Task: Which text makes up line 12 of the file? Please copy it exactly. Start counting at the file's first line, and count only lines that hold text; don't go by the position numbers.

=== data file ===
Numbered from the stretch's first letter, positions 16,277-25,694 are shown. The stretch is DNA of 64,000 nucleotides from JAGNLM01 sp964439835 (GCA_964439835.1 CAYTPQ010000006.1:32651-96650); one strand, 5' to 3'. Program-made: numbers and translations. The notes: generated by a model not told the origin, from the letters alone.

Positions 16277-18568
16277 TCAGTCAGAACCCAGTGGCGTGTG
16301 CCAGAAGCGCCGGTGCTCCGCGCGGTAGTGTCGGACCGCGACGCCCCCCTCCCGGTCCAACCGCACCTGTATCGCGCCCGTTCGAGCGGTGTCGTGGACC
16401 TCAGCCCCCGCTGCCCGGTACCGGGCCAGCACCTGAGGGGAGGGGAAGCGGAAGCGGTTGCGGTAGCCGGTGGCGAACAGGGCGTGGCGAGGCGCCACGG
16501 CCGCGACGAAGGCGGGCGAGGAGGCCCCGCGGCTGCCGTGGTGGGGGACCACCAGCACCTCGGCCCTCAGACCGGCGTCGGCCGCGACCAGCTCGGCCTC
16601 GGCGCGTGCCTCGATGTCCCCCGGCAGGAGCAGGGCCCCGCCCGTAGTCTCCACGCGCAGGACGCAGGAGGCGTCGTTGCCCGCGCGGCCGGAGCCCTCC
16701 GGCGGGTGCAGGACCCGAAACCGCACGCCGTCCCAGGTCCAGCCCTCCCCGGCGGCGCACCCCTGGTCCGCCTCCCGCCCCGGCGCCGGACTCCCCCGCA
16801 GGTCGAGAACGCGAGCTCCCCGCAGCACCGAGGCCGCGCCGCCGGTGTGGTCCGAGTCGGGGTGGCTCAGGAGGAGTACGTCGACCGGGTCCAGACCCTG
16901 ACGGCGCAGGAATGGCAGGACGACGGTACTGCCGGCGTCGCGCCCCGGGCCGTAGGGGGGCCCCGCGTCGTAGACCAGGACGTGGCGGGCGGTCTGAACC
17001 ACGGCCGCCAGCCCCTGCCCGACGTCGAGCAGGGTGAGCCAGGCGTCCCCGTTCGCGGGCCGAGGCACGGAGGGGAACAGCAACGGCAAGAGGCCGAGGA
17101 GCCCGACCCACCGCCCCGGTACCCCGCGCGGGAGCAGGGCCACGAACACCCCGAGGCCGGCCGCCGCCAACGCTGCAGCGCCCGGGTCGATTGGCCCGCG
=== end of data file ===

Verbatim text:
17101 GCCCGACCCACCGCCCCGGTACCCCGCGCGGGAGCAGGGCCACGAACACCCCGAGGCCGGCCGCCGCCAACGCTGCAGCGCCCGGGTCGATTGGCCCGCG